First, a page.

The goal if the inner border is to show a outline around the avatar in the cases:

Without an inner border, using a full white avatar will make it blend with its parent background. The same applies for dark mode. Here is a visual of what will happen with and without the inner border.

Using a <div> for the inner border

For this solution, an additional element (a <div> in this example) is absolutely positioned above the image with an opacity of 0.1.

<div class="card__avatar">
  <img src="assets/shadeed.jpg" alt="" />
  <div class="border"></div>
</div>
.card__avatar {
  position: relative;
}

.card__avatar img {
  width: 56px;
  height: 56px;
  border-radius: 50%;
}

.border {
  position: absolute;
  width: 56px;
  height: 56px;
  border: 2px solid #000;
  border-radius: 50%;
  opacity: 0.1;
}

This solution works, but it has some limitations that I will explain in a bit.

Using an <svg> element

For this solution, we will use an <svg> element. The idea is to use a circle mask for the avatar, and a <circle> element for the inner border. SVG works great for this.

<svg role="none" style="height: 56px; width: 56px">
  <mask id="circle">
    <circle cx="28" cy="28" fill="white" r="28"></circle>
  </mask>
  <g mask="url(#circle)">
    <image
      x="0"
      y="0"
      height="100%"
      preserveAspectRatio="xMidYMid slice"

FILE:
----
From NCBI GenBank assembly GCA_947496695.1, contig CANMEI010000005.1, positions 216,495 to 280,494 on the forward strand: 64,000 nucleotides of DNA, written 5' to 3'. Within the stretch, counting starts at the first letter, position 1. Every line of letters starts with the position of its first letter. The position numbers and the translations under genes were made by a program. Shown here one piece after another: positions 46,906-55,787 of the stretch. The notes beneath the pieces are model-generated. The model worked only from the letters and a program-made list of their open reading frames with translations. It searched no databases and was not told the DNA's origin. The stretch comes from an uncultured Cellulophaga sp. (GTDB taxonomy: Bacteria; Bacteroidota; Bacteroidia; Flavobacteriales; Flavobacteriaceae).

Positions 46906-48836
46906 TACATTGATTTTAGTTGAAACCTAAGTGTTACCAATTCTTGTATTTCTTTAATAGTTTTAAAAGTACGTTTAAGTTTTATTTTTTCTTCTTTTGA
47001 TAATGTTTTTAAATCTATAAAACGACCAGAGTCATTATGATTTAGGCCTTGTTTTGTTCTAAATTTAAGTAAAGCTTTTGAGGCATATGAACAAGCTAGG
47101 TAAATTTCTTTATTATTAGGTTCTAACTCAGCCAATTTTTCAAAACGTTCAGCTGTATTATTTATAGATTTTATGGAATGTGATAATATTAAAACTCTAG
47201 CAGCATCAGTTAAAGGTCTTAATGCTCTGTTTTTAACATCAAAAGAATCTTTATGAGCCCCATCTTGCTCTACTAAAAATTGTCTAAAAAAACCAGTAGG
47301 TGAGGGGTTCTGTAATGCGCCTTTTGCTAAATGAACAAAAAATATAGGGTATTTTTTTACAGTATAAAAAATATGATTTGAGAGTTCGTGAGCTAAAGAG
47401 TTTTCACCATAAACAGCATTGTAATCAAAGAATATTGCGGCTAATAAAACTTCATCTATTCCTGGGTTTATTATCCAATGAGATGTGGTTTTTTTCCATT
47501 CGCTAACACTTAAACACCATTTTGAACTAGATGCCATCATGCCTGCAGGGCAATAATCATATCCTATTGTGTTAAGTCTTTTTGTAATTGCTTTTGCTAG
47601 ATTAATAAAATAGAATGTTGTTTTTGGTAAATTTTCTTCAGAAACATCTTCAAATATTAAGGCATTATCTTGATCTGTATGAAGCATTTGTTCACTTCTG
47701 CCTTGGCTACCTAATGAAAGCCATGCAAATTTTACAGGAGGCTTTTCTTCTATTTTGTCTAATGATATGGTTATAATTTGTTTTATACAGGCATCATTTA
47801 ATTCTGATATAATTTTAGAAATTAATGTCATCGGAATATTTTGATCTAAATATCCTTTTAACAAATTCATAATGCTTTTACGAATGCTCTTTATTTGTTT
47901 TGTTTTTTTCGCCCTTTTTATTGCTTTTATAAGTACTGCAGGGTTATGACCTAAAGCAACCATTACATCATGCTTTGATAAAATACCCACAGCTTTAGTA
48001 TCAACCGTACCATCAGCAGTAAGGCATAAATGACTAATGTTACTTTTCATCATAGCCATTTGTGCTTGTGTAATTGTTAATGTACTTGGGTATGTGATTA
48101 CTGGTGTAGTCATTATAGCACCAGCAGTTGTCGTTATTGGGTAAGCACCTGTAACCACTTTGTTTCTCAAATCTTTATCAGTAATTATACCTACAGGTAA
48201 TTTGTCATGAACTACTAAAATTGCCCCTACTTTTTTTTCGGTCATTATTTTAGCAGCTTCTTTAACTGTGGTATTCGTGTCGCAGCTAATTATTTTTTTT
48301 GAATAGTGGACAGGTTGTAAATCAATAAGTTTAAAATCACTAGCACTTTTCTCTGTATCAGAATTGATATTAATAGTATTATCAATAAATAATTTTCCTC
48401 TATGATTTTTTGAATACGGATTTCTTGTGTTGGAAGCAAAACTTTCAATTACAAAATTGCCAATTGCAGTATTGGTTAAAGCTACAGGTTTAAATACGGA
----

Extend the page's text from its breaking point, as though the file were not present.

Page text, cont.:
width="100%"
      xlink:href="/assets/shadeed.jpg"
      style="height: 56px; width: 56px"
    ></image>
    <circle class="border" cx="28" cy="28" r="28"></circle>
  </g>
</svg>
.border {
  stroke-width: 3;
  stroke: rgba(0, 0, 0, 0.1);
  fill: none;
}

Both of the solutions are fine when building the single avatar example only. However, things start to get more interesting when we add the online badge element.

Single avatar with an online status badge

In light mode, the green badge has a white border. However, in dark mode, this should be cut from the avatar itself. In other words, a mask should be used.

How can we do that? Well, it turns out that if we use the <svg> solution for the single avatar, this can be solved easily by using an SVG mask.

<svg role="none" style="height: 56px; width: 56px">
  <mask id="circle">
    <!-- [1] -->
    <circle cx="28" cy="28" fill="white" r="28"></circle>
    <!-- [2] -->
    <circle cx="48" cy="48" fill="black" r="7"></circle>
  </mask>
  <!-- [3] -->
  <g mask="url(#circle)">
    <image
      x="0"
      y="0"
      height="100%"
      preserveAspectRatio="xMidYMid slice"
      width="100%"